What to Say to Someone Suffering like Job
How to Speak to Job
The book of Job does not directly tell us how to address Job-like suffering. But I think we can sketch what a helpful answer would be, if we take an approach exactly opposite from his friends. Our two compass points here are the note of condemnation that rings through almost every line of the friends’ speeches and the attitude of self-righteous superiority. In contrast to this, what would it look like to address a suffering friend under the assumption of God’s unceasing love and approval (Job 1:8)? And without any assumption of moral superiority to him? That we are just as vulnerable to these inexplicable ordeals as anyone else?
Although doubtless our words will vary from person to person, the following can be helpful to keep in mind.
First, remember that your friend might be so shell-shocked in the early days of his ordeal that he can barely hear you. Lecture him, and all he’ll give you is a glassy stare. Remember as well that he is probably receiving “help” from other Christians that is distinctly unhelpful. If your friend does not respond as well as you would like, or does not respond at all, it may be because he is simply unable to.
Suffering Wisely and Well
In Suffering Wisely and Well, Eric Ortlund explores different types of trials throughout Scripture, particularly the story of Job, revealing the spiritual purpose for pain and reassuring readers with God’s promise of restoration.
Asking diagnostic questions about what kind of suffering this is (is there some sin God is bringing to light?) can be helpful, depending on the strength of your relationship, but should only be done slowly and cautiously. The main thing when speaking to a Job is neither to blame nor to suggest God is trying to teach a lesson.
Another helpful thing to remember is that people in pain say crazy things. We see that Job certainly does. When your friend starts saying things about God that are not theologically true, resist the urge to correct him. Your friend’s bad theology is only a symptom of a deeper trauma, so addressing the surface issue will do nothing to assuage his deeper pain. Your friend’s bad theology is also temporary. As God restores him, God will gently challenge those unworthy things your friend said about his divine friend. God will faithfully be at work to help him see what a perfect Savior he really is (42:5–6). Your job is not to fix your friend but to walk with him.
More positively, tell him no matter how much it might look like it, God’s heart is different toward him than he might think. Your friend might feel so hurt that God’s love is small comfort, at least at first; but as God is at work in your friend’s heart in the midst of his ordeal, the true heart of a Christian will become ever more apparent, which prizes friendship and rightness with God more than anything. Even if he cannot entirely believe it himself, it can be a deep comfort to hear from an outside voice the unchanging reality that God is utterly pleased, happy, and radiantly satisfied with him in Christ and will one day soon prove it by restoring him to fullness and life.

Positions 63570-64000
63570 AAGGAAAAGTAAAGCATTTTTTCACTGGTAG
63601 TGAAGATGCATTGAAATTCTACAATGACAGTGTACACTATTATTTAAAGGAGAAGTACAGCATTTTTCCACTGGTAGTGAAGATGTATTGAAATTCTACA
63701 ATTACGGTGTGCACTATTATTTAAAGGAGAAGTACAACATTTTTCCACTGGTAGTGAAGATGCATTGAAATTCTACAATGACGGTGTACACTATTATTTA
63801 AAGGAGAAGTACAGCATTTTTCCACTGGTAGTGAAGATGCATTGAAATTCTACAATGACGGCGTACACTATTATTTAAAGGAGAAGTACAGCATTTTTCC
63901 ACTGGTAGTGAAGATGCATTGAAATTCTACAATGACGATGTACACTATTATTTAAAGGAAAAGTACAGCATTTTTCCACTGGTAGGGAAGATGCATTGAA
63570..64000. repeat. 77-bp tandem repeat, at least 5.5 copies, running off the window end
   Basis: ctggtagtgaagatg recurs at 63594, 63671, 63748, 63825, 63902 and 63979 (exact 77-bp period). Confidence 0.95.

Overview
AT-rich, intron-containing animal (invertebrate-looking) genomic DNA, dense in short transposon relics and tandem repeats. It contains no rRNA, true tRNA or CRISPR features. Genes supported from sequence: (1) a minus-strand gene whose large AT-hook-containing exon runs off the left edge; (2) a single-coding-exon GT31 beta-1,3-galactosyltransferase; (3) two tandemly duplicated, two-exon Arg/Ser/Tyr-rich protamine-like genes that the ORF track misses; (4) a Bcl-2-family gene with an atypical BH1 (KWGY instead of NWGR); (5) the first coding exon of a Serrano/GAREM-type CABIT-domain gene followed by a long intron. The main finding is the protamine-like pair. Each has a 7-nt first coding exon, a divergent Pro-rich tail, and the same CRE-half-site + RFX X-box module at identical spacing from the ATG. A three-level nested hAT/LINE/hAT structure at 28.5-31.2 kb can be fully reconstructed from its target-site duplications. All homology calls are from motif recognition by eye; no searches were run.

You can also tell your friend that you do not blame him for what he’s going through (he may be blaming himself!) and you are not expecting him to learn some lesson. And, odd as it might sound, it can be comforting to tell him that he will need to repeat these truths to you when your own suffering comes.
Perhaps most importantly, tell your friend that you will wait with him until God restores him.
Tell your friend that you will wait with him until God restores him.
What Have We Learned?
Do not blame the sufferer.
Just as suffering comes in different kinds, so we need to speak to it in different ways. Sometimes we suffer for our sins and need to be encouraged to repent; sometimes we need encouragement to persist in the hard training God is putting us through to grow us.
Do not blame.
We can speak to friends suffering in Job-like ways with the best of intentions, with pastoral tact, invoking theological ideas that have empirical and scriptural backing, and get it completely wrong in such a way that provokes God’s terrible anger at us (Job 42:7–8), tortures someone of whom God is incredibly happy, and advances the devil’s agenda for them.
You should be very suspicious of yourself—unceasingly so. The temptation to comfort ourselves is so sneaky that we must never stop asking ourselves, when talking with a suffering friend, “The thing I’m about to say—who am I trying to make feel better? My friend or myself?”
It is not until God speaks to Job that Job is satisfied, comforted, and reconciled to God and God’s way of running the world. In the same way, God will meet with your brother or sister who is living out Job’s story and comfort him or her as only he can. This means your role is not to fix or solve your friends or silence their protests or resolve their trauma. Only God can do that.
Resist the temptation to lecture your friends and correct some of the crazy things they say. God will see to that in his own time and gentle way.
Find ways to speak to your friends about how God does not hate them (no matter how much it might look like it) and that the ordeal they are going through will not last forever. However nightmarish their lives have become, God will restore them. Even if their wounds are so profound that they feel no possible turn of events will ever compensate their losses, God is an expert at restoring permanent tragedy. He has done so with his own Son. However long it takes, he will act. This means that the best thing you can say is, “Let me wait with you for God to restore you.”
This article is adapted from Suffering Wisely and Well: The Grief of Job and the Grace of God by Eric Ortlund.
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